Friday, November 14, 2014

*ding ding* Round Two!

                An article that I recently read about time management mentioned the use of the Pomodoro Technique. In essence, using this technique, one should effectively break their day down into 25-30 minute chunks. During these intervals, only one task is targeted and no distractions whatsoever are allowed. The idea is that these short intervals allow for optimal focus, while also introducing an element of time pressure.

                I frequently run into the issue of viewing these assignments as monumental tasks that are too large to begin or finish in one sitting. It’s much easier to knock out smaller assignments and busy work with definitive ends. Hence, I end up chronically delaying these larger assignments. I was speaking with Atissa about potential solutions to this ever present problem, and the best advice that she offered me was in line with the idea behind the Pomodoro Technique. Though these assignments may be easy to push aside, it is important to designate small personal deliverable goals for each day. For instance, instead of aiming to write the entire paper in one sitting, it is more effective to allocate specific days to work on only one individual section of the entire research article. By focusing only on one section at a time, I will mentally be able to view the task as more digestible and reasonable to complete. Winning these little victories ultimately results in a more pleasant and manageable way to finish large assignments, such as the Module 2 research article.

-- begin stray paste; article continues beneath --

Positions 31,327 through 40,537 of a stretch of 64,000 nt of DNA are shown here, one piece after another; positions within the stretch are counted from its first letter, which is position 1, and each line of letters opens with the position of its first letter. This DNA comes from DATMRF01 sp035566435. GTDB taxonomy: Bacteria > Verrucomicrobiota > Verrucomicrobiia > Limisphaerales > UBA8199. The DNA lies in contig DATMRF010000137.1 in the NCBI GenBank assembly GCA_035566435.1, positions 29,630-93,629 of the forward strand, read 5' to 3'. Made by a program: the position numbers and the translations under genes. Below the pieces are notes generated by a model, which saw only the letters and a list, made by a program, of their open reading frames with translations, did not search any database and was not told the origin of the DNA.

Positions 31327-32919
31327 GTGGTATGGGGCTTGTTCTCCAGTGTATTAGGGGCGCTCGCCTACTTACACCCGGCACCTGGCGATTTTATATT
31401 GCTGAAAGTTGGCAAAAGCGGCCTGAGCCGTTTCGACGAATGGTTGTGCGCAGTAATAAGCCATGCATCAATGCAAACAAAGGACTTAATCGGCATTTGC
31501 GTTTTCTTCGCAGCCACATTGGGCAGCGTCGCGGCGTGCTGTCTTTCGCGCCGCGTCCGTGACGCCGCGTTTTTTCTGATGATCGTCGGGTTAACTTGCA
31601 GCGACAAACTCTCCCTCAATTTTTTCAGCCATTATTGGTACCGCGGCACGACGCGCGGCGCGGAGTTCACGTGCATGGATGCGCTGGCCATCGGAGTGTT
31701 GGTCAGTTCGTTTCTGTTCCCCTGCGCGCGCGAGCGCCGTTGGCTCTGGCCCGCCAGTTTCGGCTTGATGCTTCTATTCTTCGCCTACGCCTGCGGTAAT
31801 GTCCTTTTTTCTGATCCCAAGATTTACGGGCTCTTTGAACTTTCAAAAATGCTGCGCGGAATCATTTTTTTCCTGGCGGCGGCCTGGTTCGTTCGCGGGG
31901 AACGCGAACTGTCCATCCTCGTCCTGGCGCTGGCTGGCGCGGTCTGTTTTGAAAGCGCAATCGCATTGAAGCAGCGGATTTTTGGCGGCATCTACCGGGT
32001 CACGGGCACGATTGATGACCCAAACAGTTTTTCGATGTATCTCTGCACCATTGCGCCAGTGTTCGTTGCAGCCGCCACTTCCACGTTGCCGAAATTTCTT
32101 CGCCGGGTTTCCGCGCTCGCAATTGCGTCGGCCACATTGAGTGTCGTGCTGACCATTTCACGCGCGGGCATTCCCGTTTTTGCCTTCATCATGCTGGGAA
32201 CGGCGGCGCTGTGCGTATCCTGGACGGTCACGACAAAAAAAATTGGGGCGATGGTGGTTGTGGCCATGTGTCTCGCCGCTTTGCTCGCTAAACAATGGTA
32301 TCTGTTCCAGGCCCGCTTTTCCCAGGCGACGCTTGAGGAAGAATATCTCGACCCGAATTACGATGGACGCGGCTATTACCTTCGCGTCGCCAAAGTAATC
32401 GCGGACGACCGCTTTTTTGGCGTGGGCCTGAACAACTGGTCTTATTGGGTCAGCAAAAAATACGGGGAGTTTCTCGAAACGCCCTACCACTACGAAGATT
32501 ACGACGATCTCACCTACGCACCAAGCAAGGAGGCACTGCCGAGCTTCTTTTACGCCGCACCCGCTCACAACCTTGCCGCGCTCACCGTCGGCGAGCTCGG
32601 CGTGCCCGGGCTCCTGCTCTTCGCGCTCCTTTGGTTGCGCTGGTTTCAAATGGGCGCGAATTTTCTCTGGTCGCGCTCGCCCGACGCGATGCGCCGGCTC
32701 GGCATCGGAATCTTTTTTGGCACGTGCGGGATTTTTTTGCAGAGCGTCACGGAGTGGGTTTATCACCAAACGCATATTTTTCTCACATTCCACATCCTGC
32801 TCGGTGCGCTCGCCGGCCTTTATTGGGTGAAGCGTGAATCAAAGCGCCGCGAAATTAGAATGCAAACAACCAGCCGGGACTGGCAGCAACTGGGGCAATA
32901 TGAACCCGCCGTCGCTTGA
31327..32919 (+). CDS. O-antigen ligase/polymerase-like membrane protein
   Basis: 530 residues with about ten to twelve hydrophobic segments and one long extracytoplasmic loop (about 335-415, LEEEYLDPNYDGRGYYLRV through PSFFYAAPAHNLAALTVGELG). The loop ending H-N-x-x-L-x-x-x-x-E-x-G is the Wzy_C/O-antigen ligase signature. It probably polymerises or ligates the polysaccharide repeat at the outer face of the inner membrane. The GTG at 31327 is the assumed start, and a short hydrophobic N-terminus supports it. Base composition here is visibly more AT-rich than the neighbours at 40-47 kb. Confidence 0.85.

A specific resource that I utilized to aid in my writing for this module was the BE Communications Lab. During the beginning of the module, I met with Georgia from the BE Communications Lab on how to write the introduction for a research article. It was helpful to hear feedback from someone who had plenty of experience with scientific writing. She offered insightful tips that I had not considered before, such as using other existing published research articles as a model with which to base my writing. Though this seemed obvious, it was something that I hadn’t considered before and found particularly helpful. I will certainly be visiting the BE Communications Lab again in the future for help.

                All in all, I have thoroughly enjoyed my time in 20.109 so far. These modules have been both relevant and fun! I must say that, as a lab introducing the fundamentals of biological engineering, 20.109 has been a fantastic experience.

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